For commercial development of a European scallop culture industry based on natural collection of seed, a method of predicting time and location of peak spatfalls is essential. Planktonic identification of scallop larvae using light microscopy, which would allow development of such a prediction technique, has been deemed impossible. Researchers have instead focused on the use of scanning electron microscopy of the hinge structure or development of biotechnological methods to resolve the difficult identification in plankton samples. This study presents details of morphological characteristics, excluding ultrastructural traits of the hinge, that have been used to identify king scallops, Pecten maximus, larvae during their planktonic phase in Mulroy Bay, Ireland over the last 26 years. The most useful features for identification of king scallop larvae in natural plankton samples were the pointed anterior end, the indistinct umbo, the pale color and the length–height relationship. These characteristics for identification of king scallop larvae in natural plankton samples have led to development of a technique for prediction of time and location of scallop spatfall and commercial collection of scallop spat at intensities exceeding 3000 spat per collector bag.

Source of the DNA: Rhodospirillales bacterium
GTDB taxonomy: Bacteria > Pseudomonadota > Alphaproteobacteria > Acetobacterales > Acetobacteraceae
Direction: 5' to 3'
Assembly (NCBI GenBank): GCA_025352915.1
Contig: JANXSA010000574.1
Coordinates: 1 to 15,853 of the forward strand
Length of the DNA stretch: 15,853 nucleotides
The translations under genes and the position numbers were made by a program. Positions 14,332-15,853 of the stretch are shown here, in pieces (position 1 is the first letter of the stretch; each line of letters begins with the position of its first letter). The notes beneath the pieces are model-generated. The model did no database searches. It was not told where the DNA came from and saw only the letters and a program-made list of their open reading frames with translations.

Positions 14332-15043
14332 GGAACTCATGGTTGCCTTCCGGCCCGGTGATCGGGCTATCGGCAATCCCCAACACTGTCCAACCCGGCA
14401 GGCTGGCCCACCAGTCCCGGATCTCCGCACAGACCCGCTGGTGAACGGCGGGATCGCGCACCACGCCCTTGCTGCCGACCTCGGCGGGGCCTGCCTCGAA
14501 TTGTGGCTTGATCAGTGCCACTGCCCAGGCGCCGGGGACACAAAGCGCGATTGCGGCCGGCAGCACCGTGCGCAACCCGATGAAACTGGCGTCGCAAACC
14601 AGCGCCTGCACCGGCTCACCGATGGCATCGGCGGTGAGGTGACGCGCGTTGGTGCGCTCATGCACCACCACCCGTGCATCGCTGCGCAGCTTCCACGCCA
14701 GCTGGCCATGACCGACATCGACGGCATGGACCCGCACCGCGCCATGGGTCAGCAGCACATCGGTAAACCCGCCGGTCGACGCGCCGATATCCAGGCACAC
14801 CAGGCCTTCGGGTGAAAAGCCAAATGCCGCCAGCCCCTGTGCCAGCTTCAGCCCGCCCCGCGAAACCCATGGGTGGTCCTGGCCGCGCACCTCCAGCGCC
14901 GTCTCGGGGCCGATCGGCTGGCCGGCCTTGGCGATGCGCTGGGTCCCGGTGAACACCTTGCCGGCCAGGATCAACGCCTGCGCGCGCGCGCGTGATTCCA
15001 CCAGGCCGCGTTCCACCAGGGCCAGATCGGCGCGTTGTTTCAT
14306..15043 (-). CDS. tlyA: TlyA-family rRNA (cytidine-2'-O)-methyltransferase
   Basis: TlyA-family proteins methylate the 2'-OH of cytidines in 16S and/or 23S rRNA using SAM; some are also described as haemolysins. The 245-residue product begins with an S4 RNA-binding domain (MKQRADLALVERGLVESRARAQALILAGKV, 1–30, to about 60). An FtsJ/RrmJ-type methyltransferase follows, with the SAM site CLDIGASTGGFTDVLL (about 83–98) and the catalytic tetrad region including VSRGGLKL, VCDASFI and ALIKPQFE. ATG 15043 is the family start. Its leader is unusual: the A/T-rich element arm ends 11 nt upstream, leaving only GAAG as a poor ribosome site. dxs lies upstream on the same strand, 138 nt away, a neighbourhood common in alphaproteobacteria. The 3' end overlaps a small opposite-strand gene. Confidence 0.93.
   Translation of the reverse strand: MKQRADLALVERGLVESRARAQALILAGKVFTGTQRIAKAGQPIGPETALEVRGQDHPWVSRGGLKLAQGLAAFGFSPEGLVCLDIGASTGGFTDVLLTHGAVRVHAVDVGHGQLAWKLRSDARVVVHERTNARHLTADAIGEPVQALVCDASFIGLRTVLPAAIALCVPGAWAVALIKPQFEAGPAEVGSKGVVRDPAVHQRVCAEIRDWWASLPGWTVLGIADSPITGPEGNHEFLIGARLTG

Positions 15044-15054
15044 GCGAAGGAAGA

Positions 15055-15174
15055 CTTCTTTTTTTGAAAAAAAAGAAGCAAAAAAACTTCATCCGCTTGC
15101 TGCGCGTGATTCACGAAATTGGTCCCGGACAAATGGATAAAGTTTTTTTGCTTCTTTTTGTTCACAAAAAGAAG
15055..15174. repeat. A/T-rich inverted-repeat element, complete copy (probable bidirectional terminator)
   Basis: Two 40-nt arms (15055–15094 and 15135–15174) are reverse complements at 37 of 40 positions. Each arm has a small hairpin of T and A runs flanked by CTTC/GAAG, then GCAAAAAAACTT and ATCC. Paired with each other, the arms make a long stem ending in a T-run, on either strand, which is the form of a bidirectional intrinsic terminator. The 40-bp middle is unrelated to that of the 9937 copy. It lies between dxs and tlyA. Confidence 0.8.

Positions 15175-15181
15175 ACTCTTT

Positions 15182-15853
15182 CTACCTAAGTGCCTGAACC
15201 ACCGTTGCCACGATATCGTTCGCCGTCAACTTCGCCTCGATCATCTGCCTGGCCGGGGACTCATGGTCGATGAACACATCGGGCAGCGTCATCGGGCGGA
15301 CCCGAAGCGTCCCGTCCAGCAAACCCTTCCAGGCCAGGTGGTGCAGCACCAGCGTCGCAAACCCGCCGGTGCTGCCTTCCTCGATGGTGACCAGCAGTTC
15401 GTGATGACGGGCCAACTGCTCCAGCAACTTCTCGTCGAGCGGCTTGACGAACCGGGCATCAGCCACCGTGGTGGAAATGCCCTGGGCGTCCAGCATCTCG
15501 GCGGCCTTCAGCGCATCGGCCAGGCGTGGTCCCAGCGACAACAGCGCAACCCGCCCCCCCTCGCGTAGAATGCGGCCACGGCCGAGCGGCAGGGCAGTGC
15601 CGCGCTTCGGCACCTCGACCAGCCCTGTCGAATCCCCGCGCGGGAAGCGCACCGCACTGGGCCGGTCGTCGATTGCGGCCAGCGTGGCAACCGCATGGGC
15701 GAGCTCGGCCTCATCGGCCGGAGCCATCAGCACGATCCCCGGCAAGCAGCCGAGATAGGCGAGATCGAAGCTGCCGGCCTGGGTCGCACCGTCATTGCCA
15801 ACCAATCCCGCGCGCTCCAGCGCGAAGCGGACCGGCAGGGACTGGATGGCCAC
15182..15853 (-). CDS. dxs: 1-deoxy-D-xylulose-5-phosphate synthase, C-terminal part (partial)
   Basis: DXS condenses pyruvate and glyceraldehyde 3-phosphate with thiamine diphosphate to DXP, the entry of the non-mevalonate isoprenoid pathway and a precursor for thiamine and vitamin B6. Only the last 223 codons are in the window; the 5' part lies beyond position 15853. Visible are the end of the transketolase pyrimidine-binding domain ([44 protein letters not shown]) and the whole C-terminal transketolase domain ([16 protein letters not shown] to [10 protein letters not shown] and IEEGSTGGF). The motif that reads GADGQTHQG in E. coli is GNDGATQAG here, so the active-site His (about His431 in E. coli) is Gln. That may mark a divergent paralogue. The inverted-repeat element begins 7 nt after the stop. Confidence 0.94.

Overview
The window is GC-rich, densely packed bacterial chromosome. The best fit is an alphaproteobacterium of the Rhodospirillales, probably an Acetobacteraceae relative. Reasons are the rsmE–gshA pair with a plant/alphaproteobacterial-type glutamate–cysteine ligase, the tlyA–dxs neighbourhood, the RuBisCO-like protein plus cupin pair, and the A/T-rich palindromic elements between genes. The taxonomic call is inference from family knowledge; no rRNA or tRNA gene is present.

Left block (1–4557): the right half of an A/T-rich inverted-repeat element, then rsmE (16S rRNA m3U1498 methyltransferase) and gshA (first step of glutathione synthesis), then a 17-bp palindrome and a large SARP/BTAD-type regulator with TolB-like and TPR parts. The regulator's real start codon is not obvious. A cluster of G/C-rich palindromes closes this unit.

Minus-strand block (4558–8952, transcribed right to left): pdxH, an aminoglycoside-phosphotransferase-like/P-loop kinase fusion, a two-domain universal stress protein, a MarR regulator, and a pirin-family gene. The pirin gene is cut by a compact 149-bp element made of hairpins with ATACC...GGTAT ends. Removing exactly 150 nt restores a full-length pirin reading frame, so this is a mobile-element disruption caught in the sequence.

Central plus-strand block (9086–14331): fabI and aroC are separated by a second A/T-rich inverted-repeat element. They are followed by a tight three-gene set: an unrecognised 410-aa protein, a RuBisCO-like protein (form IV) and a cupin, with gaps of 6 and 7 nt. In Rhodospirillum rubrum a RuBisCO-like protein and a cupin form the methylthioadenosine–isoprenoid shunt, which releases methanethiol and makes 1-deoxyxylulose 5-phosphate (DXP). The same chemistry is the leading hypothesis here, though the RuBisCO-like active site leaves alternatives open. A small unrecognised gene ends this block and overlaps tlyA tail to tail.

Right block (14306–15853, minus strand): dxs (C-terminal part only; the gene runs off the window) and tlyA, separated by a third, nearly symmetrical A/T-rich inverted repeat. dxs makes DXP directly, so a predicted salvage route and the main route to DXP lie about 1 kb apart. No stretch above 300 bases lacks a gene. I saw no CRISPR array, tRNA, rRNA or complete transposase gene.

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Vol. 24 • No. 4